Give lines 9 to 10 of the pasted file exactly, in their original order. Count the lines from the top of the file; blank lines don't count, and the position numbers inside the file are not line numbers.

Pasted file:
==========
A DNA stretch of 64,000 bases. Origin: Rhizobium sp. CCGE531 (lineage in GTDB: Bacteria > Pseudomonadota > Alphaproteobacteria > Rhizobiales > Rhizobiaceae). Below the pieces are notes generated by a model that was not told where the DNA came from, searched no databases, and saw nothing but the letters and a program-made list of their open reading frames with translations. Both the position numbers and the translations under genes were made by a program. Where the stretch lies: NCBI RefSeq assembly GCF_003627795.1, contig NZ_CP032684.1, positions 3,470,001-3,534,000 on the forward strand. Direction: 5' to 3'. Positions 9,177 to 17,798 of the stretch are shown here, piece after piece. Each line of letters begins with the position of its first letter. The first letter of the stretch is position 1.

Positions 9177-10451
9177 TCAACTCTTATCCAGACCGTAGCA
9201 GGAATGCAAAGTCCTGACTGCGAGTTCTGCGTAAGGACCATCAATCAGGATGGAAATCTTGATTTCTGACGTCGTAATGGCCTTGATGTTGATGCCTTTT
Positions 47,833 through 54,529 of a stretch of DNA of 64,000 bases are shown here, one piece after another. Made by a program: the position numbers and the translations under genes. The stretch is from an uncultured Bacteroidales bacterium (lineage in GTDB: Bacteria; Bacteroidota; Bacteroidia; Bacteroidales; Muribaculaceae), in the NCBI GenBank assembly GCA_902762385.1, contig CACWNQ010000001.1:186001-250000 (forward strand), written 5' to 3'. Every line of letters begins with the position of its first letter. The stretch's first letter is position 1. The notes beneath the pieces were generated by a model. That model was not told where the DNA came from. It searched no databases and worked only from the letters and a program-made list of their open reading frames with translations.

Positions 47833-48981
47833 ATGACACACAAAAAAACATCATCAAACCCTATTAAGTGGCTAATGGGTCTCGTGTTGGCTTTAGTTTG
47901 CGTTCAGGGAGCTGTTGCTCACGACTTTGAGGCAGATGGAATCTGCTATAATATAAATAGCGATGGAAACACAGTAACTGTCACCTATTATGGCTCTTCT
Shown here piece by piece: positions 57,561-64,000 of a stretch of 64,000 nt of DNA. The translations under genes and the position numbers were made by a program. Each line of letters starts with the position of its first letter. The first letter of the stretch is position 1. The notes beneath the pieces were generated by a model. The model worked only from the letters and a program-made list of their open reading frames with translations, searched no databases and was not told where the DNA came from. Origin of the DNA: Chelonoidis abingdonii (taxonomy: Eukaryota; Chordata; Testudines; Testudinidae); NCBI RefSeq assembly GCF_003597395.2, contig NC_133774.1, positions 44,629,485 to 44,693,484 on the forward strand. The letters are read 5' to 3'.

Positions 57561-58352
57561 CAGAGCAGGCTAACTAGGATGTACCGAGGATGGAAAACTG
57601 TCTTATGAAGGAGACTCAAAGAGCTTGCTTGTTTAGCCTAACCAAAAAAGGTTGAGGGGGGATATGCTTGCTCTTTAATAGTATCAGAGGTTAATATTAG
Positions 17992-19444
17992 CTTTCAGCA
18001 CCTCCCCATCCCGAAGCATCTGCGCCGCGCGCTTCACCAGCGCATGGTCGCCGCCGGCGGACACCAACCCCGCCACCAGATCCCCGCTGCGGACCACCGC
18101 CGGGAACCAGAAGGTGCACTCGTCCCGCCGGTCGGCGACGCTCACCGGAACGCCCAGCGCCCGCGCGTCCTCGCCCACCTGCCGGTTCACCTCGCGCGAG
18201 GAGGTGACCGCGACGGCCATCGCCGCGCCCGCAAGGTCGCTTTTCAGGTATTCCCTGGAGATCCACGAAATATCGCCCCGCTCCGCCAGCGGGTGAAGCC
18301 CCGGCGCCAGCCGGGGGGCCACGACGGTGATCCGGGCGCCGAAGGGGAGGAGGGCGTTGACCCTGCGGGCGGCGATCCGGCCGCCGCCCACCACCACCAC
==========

Shown here piece by piece: positions 57,561-64,000 of a stretch of 64,000 nt of DNA. The translations under genes and the position numbers were made by a program. Each line of letters starts with the position of its first letter. The first letter of the stretch is position 1. The notes beneath the pieces were generated by a model. The model worked only from the letters and a program-made list of their open reading frames with translations, searched no databases and was not told where the DNA came from. Origin of the DNA: Chelonoidis abingdonii (taxonomy: Eukaryota; Chordata; Testudines; Testudinidae); NCBI RefSeq assembly GCF_003597395.2, contig NC_133774.1, positions 44,629,485 to 44,693,484 on the forward strand. The letters are read 5' to 3'.

Positions 57561-58352